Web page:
The Pantyhose Fallacy and the Reality of Pants

In my earlier post today, KM and the Pantyhose Fallacy, I begged the indulgence of my male readers with the following words: “Stick with me, gentlemen. I’m sure there’s a male equivalent to this that I haven’t thought of yet.” Well there is an equivalent (or near equivalent) that is instructive: pants.

Traditionally, better quality men’s trousers have been sold in the following manner: they are ready to wear except for the fact that the hem is unfinished so that each wearer can tailor their pant legs to suit their individual preferences. This is a great example of the new operating principle I proposed in my prior post with respect to how we should deploy knowledge management tools in the 21st century:

Facing this challenge requires switching from anodyne mega projects to deploying technology that is capable and robust enough at the core to permit users to lightly tinker with its functionality around the fringes without requiring a team of IT experts. Following this path, you should end up with tools that perform their basic functions reliably and well, while allowing individual users to tailor those tools to meet their immediate needs.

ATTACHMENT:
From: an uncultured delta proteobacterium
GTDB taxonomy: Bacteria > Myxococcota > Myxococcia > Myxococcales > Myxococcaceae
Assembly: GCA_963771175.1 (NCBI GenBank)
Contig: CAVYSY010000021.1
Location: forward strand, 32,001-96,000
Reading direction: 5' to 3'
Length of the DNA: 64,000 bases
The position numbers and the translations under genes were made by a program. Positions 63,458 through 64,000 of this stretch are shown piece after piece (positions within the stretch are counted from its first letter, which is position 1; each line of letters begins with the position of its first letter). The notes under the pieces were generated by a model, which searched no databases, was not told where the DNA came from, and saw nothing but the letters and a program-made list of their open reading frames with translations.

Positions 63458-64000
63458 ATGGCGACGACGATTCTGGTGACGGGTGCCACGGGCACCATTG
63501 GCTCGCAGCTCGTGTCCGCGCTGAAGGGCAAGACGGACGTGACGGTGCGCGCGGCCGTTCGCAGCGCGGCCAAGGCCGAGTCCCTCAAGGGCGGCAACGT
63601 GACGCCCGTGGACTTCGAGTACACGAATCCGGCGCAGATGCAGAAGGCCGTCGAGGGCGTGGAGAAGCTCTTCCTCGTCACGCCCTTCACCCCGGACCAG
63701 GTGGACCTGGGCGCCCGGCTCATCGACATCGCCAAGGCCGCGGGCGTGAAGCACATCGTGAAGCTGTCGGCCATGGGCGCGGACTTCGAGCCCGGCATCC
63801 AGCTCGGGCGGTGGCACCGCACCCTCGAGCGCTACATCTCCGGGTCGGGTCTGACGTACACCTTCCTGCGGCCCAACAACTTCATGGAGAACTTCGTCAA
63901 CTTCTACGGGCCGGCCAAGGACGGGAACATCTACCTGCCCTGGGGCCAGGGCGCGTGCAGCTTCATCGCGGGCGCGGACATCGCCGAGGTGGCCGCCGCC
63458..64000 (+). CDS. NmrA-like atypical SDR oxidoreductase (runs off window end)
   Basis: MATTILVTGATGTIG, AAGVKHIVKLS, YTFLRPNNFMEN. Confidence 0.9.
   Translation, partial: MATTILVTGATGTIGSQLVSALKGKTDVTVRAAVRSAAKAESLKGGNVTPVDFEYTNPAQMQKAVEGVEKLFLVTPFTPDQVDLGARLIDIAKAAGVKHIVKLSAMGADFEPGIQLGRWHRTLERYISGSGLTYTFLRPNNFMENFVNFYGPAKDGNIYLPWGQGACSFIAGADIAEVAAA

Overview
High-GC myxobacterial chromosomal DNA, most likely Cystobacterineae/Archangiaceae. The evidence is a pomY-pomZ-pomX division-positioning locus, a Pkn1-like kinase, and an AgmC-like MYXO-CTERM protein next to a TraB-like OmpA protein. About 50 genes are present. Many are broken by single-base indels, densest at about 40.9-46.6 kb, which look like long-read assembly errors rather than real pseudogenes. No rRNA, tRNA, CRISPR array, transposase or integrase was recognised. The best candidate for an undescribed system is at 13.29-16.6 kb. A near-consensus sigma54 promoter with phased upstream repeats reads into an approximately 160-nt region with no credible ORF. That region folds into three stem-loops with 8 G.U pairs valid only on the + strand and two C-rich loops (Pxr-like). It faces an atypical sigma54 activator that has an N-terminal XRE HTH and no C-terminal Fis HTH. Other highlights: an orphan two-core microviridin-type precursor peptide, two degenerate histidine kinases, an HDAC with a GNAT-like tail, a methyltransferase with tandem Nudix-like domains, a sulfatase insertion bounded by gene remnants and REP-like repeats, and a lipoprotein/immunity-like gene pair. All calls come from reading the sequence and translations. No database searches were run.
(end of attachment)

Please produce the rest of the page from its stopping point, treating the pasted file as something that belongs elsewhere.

This will require a new kind of discipline from knowledge managers and their IT colleagues. Rather than looking for an application that merely meets the expectations of the lowest common denominator of users, we’ll need to look for intelligently-engineered apps that do the basics well but that can be tweaked by users to meet their (reasonable) needs. The trick here is to find software that permits this kind of tailoring, yet does not require a great deal of money, training, time or IT intervention to accomplish the modifications. In other words, wiki-like simplicity and Facebook-like flexibility.

Here endeth my disquisition on knowledge management and clothing — at least for now!

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